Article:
If you knew the answer, what would it be?

If you knew the answer, what would it be? As a trained coach and someone who spends a lot of my time helping people to get to the bottom of organisational challenges, this is one of my all time favourite questions. On the face of it, sure, it’s nonsensical. But when wielded carefully, it can be liberating, enlightening… and oh-so powerful.

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When targets miss the mark

Whether it’s government administration or corporate strategy, it’s invariably only a matter of time until the subject of performance targets rears its head. From market share to how quickly you get seen in the emergency department, we have a target for that. The irony, though, is that setting a target can actually make is less likely that we’ll achieve what we want to achieve, rather than more. It’s the law, in fact: Goodhart’s law.

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Understanding project constraints

There’s no such thing as the perfect project. Because the perfect project would come with unlimited time, unlimited resources and a big yellow ribbon to tie on top of it when it’s done. But even the best projects run into constraints. We need to identify, acknowledge and consciously manage these constraints. Otherwise, they end up managing us.

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My first academic paper. And it’s perhaps not what you’d expect.

Overcoming the Regulatory Hurdles for the Production of Hand Sanitizer for Public Health Protection: The UK and US Academic Perspective explores the issues faced by researchers at the University of Bristol as they sought to manufacture hand sanitiser for use by public services during the COVID-19 pandemic. It includes a perspective from those doing the same in the United States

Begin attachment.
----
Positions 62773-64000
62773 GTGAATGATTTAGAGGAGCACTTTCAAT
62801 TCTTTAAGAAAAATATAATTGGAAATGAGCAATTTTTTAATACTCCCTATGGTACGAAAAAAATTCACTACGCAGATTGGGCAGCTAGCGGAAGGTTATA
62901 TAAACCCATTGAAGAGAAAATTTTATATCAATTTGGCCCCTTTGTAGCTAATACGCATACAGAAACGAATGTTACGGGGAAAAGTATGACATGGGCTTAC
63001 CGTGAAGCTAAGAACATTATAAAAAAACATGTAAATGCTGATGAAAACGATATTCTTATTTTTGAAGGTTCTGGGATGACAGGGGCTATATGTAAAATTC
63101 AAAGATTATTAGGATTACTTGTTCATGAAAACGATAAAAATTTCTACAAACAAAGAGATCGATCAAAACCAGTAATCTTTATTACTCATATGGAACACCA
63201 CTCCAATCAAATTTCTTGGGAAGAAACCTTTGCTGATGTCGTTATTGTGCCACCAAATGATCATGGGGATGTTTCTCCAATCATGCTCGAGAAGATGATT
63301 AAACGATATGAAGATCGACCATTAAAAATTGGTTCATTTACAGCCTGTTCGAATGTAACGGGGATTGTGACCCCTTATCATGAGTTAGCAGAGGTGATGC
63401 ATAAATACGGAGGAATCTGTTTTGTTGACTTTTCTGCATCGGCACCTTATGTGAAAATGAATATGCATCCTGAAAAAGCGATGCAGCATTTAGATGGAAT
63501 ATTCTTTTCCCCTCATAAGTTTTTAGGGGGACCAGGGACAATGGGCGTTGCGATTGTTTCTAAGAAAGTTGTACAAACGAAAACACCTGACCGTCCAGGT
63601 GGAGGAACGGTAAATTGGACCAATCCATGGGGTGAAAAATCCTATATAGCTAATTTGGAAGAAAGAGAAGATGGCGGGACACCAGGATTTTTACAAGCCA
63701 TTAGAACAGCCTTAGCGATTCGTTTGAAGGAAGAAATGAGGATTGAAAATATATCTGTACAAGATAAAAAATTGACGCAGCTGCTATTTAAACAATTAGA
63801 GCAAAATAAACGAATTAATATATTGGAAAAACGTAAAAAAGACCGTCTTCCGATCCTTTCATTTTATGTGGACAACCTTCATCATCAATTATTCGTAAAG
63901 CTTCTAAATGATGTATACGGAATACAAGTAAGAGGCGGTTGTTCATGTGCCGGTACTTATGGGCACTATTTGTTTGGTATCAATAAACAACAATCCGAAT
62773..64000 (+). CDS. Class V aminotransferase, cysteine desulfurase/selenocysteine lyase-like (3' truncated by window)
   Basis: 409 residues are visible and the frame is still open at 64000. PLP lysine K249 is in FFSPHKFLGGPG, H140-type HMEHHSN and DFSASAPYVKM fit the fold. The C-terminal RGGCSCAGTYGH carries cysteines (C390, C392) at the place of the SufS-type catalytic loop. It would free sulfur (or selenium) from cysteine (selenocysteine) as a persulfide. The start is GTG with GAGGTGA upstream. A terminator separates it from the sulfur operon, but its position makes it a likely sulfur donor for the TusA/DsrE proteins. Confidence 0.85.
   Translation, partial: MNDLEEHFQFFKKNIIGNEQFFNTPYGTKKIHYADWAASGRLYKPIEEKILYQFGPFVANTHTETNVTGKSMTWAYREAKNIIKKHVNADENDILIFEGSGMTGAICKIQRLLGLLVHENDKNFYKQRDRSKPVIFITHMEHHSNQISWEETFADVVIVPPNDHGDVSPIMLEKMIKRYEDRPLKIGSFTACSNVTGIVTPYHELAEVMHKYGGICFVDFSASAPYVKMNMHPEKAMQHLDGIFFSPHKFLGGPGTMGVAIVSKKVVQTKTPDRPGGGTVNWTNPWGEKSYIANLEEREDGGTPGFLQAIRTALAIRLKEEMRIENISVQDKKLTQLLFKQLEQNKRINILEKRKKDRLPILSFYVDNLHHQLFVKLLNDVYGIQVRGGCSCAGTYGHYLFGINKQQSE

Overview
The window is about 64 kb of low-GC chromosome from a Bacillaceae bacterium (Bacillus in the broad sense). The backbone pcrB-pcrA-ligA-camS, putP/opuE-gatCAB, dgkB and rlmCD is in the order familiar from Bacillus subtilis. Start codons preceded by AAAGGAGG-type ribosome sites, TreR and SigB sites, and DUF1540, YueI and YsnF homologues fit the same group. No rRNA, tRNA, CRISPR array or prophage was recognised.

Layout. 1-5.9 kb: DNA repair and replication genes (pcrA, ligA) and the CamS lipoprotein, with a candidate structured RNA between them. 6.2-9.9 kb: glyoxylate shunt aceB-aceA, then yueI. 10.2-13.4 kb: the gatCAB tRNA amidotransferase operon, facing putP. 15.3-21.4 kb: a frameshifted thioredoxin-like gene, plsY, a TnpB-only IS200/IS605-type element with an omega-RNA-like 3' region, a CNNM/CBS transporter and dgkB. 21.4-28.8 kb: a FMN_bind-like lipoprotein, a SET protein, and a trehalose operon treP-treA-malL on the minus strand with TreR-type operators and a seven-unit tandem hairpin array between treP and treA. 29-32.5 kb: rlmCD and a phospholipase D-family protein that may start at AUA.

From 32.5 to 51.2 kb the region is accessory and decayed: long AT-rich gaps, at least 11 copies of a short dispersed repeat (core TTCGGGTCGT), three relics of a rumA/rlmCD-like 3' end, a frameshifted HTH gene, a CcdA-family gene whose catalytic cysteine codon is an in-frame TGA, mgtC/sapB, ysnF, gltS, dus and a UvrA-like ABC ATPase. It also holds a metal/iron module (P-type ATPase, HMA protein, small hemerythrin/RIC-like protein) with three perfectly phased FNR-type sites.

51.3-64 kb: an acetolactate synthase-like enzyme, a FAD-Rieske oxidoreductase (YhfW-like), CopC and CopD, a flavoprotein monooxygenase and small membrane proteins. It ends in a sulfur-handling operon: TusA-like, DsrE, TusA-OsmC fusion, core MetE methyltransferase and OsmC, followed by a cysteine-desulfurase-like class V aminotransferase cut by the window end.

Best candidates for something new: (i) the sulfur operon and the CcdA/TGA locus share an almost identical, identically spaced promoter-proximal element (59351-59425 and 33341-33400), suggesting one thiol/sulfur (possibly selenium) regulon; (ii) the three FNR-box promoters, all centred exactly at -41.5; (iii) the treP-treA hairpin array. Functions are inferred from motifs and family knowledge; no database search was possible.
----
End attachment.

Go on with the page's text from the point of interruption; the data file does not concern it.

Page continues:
The Bristol academics making the hand sanitiser, who are colleagues of my wife, kindly provided me with a massive supply of hand sanitiser for the school where I’m a governor, which allowed the school to remain open to its most vulnerable young people. I helped to write this paper as a ‘thank you’ for their efforts. It’s published in the American Chemical Society’s journal Chemical Health and Safety. Read the paper online or get the PDF here.

It’s that time again…

Image of emails being sent

The latest issue of the Sockmonthly, my monthly newsletter, is hot off the press.

There’s talk of strategic planning in times of uncertainty, what makes local government tick and the importance of financial scrutiny.

We also discover why the best way to get more done is to spend some quality time doing nothing. There’s a round-up of interesting things I’ve come across. And the now-obligatory Labrador photo of the month.

Read this month’s Sockmonthly now. And if you like what you see, sign up here to get the next issue direct to your inbox.